The latest figures from ABC show that most magazine titles lost sales in the first half of 2013 – but despite digital competition, some are still managing to grow print sales.
Most titles in the women’s lifestyle sector saw steep drops. The biggest names were among the biggest fallers, with Grazia down 11.6 per cent to 168,030, Glamour down 14.8 per cent to 400,371 and Cosmopolitan down 15 per cent to 300,255.
- November 16, 2017
- November 10, 2017
- October 19, 2017
A rare grower in the sector was Women’s Health, up 1.8 per cent to 103,116.
“It’s hard to make readers part with their money,” says Women’s Health editor Farrah Storr. “So to survive in such a competitive sector we have to be different. Like other women’s magazines, we’re an aspirational brand. The difference is that we give expert advice on how to achieve that dream and so there’s real take-away value for the reader.
“I saw a woman at the gym yesterday with a page torn out of our magazine and that’s one of the most gratifying things you can see as an editor. This kind of service journalism is why we have grown by 1.8 per cent.”
Slimming World also grew its fully paid-for sale year on year, up by 4.4 per cent to 438,559
Editor Elise Wells said sales were helped by the inclusion of male readers, increased use of social media and the fact that the magazine is based at Slimming World's headquarters, in Derby. She said: "This brings a closeness that means we benefit from Slimming World’s 44 years’ experience of helping people to lose weight and keep it off. As a result, I believe we have a deeper understanding of the psychology of slimmers and the highs and lows of their weight loss journey. The magazine is an extension of the compassionate yet practical support that Slimming World offers within its groups and via its online programme."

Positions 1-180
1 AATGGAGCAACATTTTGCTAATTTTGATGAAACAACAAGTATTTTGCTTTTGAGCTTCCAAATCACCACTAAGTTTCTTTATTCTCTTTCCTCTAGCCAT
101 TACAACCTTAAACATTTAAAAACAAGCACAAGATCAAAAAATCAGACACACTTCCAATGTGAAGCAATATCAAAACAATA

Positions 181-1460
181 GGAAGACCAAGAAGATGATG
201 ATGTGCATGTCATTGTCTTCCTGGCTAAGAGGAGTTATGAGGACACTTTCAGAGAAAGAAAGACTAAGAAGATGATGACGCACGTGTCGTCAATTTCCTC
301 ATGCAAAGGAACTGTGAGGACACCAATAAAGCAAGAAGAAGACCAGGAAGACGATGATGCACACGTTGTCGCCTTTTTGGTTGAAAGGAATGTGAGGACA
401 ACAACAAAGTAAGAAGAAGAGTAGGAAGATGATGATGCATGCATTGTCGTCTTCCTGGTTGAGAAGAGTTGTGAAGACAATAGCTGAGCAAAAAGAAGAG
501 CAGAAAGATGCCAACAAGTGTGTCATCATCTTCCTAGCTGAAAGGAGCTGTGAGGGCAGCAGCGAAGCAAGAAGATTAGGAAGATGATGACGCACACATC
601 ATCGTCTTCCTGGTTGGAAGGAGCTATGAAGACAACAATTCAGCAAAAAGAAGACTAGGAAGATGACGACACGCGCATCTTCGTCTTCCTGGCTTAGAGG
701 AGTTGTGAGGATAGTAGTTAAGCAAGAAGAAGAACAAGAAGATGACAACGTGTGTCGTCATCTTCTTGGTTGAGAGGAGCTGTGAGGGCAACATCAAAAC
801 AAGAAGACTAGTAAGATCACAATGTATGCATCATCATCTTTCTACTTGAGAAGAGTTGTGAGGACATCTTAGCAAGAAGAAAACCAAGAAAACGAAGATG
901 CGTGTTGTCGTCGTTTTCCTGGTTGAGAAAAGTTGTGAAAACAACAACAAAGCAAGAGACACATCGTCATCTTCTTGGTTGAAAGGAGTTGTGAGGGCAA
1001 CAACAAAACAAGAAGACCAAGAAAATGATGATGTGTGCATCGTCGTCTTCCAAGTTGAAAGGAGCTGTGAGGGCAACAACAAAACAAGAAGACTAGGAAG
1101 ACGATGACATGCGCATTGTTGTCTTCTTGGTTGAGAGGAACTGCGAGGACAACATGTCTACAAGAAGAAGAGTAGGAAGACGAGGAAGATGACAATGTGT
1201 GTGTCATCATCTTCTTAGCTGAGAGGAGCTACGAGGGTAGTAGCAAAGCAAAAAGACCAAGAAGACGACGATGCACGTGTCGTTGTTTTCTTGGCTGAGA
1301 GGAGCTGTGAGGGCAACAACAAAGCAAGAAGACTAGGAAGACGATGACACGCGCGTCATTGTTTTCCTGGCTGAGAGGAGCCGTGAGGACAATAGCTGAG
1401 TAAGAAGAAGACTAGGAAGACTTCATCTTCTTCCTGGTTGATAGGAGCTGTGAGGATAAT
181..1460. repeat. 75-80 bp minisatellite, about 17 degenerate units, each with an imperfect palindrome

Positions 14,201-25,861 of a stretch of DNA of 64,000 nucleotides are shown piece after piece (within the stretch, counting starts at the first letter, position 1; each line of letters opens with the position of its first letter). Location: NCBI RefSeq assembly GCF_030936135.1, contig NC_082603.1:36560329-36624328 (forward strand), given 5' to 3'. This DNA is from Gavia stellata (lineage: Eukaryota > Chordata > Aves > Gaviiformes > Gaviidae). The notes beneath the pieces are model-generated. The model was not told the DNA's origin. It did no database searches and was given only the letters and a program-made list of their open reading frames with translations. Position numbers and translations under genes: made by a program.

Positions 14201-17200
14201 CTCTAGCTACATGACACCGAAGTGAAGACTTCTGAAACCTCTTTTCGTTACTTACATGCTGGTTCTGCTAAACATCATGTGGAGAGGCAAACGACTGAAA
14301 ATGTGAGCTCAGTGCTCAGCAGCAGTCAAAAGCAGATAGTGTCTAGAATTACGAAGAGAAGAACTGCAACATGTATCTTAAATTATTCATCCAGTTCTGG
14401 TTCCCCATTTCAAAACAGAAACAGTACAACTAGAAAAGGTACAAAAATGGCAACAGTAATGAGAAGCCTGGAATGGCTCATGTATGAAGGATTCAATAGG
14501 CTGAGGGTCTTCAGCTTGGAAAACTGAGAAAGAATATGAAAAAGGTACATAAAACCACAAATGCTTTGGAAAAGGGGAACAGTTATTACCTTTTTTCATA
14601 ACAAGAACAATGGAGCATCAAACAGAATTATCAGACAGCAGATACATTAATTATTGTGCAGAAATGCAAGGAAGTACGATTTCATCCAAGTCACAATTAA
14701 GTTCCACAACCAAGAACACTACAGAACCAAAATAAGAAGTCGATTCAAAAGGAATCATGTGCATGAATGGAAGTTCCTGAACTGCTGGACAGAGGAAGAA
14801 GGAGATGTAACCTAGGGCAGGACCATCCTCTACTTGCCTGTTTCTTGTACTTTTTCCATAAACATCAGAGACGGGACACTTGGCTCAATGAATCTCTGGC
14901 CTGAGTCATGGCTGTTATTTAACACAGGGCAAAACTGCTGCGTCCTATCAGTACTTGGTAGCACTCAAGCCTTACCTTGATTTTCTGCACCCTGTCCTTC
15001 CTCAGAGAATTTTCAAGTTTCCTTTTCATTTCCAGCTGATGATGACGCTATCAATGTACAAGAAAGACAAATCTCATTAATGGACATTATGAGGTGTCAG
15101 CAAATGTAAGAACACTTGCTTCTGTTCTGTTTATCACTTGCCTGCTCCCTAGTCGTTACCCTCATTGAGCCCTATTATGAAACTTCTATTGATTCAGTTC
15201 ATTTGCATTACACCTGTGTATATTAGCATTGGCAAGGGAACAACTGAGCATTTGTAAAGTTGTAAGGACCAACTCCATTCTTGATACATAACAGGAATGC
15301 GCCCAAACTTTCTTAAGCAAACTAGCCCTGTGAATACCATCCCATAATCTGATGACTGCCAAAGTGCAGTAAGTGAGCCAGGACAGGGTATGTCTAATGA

She adds: “I think that Slimming magazines have traditionally been the poor relation of the women’s magazine sector.
“In the past few years, however, we’ve put the magazine firmly up there with the big glossies whilst continuing to use real-life slimming success stories that really resonate with readers. We insist that all our recipes work at home and not just in test kitchens.”
Finance was one of the few magazine sectors where most titles grew print sales year on year.
Weekly Investor’s Chronicle grew by 4.7 per cent year on year to 29,938, Moneyweek rose 5.6 per cent to 52,027 and largely free title Shares Magazine grew by 3.3 per cent to 15,345.
Investor’s Chronicle editor John Hughman said this was partly due to renewed market confidence.
Hughman said selling bundled print and online subscriptions had helped his circulation figures.
He says: “When smartphones and tablets came along there was a tendency to give up on print straight away. Selling print and digital subscriptions as one package has been popular for us and readers really seem to like it. There’s a lot of life left in print.”
Moneyweek editor-in-chief Merryn Somerset Webb says that editorial independence is the key to her title’s success.
“In tough economic times people need somewhere to turn to. It helps when they know they’re getting a level of truth from a magazine that isn’t in cohoots with any of the big names in finance…
“We are not in the pockets of banks, shareholders or advertisers. In fact, our advertisers are sometimes shocked when they see what’s been published.”
Other growing print titles included The Oldie, up 6.6 per cent to 45,118; Ideal Home, up 2.5 per cent to 198,075; BBC History Magazine, up 5.3 per cent to 75,193 and How it Works, up 11.5 per cent to 38,012.
The children’s magazine sector was also strong, particularly titles aimed at pre-schoolers. Fun to Learn – Peppa Pig rose 11.9 per cent to 92,992.
Ideal Home Editor Isobel McKenzie-Price says: “We live in uncertain times and it means more and more people are turning to iconic British brands such as Ideal Home magazine.
“Britishness is very popular right now with The Great British Bake Off and such, and so I think that makes a difference.
“Being part of a huge company such as IPC Media means that we can invest in quality original content that not all magazines can afford.”
Oldie publisher James Pembroke says that being forever on the lookout for new distribution deals is key to his title’s circulation success.
“Waitrose has recently begun stocking the magazine, which was a huge boost for us. We’re also lucky to have high renewal figures from existing subscribers.”
Pembroke rejected the suggestion that The Oldie’s lack of online presence could be a future problem for the title.
“Quite simply, we’ve found that digital doesn’t help at all,” he said. “Our digital presence is pretty much non-existent and that works for us.”